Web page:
This blog addresses another one of the 10 trends I’ve identified in the 5th edition of Up and Running in 30 Days.
This trend addresses segmentation: It’s no longer effective to market the same way to everyone. And, it’s no longer okay to try to appeal to all client segments. Even if you choose 3-5 segments, you must learn to speak to each in its own language.
Now: Four Distinct Segmentations of Buyers
As a new agent, I know you’re just concerned about finding someone who wants to purchase or sell a home! Yet, let’s think past just that. There are now four distinct segmentations of buyers (meaning those who want to buy our services of buying or selling a home). As you think about these distinct groups, ask yourself, “How do I have to adjust my selling style, my technology, my communication, and my expectations for each of these distinct groups? Which groups will I naturally relate to?”
- Traditionals—those older baby-boomers who are retiring
- Baby-boomers—getting ready for retirement, these folks make up the second largest buying population and have the greatest assets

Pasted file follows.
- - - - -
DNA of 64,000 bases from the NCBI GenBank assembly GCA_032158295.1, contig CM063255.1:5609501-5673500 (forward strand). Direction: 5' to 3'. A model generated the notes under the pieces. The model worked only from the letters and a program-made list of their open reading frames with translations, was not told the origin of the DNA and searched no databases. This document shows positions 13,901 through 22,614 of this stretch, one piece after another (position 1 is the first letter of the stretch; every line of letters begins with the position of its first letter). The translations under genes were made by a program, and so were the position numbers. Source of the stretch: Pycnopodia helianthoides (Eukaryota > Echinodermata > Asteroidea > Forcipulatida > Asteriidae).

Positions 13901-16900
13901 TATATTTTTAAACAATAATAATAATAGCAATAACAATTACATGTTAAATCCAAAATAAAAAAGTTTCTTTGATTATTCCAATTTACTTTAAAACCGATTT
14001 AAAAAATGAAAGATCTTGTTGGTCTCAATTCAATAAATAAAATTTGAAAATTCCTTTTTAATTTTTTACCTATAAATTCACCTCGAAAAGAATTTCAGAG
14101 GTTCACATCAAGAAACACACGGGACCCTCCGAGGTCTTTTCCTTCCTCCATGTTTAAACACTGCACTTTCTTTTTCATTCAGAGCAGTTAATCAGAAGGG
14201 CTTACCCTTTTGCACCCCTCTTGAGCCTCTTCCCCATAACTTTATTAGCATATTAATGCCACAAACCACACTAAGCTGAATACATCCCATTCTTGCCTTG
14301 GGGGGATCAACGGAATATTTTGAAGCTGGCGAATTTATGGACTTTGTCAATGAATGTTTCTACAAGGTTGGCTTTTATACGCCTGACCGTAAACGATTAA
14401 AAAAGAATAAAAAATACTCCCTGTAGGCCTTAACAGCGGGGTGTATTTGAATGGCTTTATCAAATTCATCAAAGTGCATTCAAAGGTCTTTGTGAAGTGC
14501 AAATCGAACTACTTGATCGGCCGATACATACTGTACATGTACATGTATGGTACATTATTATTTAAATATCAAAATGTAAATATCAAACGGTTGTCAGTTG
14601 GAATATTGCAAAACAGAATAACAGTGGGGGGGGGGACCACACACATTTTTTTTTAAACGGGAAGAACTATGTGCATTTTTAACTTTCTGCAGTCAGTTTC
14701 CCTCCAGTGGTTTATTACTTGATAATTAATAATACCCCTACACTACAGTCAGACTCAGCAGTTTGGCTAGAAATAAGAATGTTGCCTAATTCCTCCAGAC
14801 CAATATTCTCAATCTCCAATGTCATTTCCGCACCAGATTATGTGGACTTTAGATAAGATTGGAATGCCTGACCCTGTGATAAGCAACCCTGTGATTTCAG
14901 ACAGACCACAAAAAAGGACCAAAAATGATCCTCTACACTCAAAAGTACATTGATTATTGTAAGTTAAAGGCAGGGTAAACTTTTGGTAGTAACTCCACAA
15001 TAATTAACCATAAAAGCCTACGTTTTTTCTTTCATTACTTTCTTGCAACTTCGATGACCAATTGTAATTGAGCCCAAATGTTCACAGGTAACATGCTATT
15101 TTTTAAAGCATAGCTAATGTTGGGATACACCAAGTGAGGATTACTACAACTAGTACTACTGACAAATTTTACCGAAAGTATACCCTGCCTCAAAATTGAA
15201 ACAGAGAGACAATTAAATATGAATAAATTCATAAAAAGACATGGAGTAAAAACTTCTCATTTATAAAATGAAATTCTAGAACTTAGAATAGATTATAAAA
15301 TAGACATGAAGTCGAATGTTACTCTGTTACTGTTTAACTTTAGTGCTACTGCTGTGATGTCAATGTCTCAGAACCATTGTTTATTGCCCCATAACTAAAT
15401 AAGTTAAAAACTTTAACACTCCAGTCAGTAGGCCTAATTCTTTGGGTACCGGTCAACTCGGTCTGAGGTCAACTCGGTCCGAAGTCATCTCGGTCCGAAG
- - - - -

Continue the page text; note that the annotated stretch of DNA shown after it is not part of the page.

- Gen-X—these folks have purchased first homes, but because of the housing bust, hadn’t been able to move up
- Millennials—(Gen Y) first-time home buyers, typically looking for affordable housing, such as condos, co-ops, and so on
In the National Association of Realtors’ 2015 report, Home Buyer and Seller Generational Trends, Gen Y (millennials) comprises the largest share of home buyers, at 32%. This trend will continue, as their large numbers combined with improving personal financial conditions will enable these buyers to move the market. Gen X has the largest share of first-time sellers at 68%. Read this report to see buyer and selling habits of these various ‘target’ (segmented) markets, and choose your markets carefully.
- Positives: If you are able to adjust in the areas mentioned here, you can relate and sell to more people. To be successful, you must be flexible and sensitive to these differing needs and desires.
- Watch out for: Don’t try to lump all these needs into one. The average real estate agent is in his 50s; the average buyer is in his 30s. Also, minorities will account for many more clients in the future, yet minorities are a small part of the real estate community. In many areas, buyers are frequently more tech-savvy than agents (that’s generally true in the Seattle area, where I live, because of Microsoft® and related businesses). Also, agents tend to work the market as they’ve known it. They are relating to the past, rather than accessing trends and working the market they’re given. Be sure to stay updated on where the market is going (your manager is a great source of this information).
* Big Idea: One size fits all is no longer applicable to real estate sales. Agents must specialize in each of the niches they want to serve.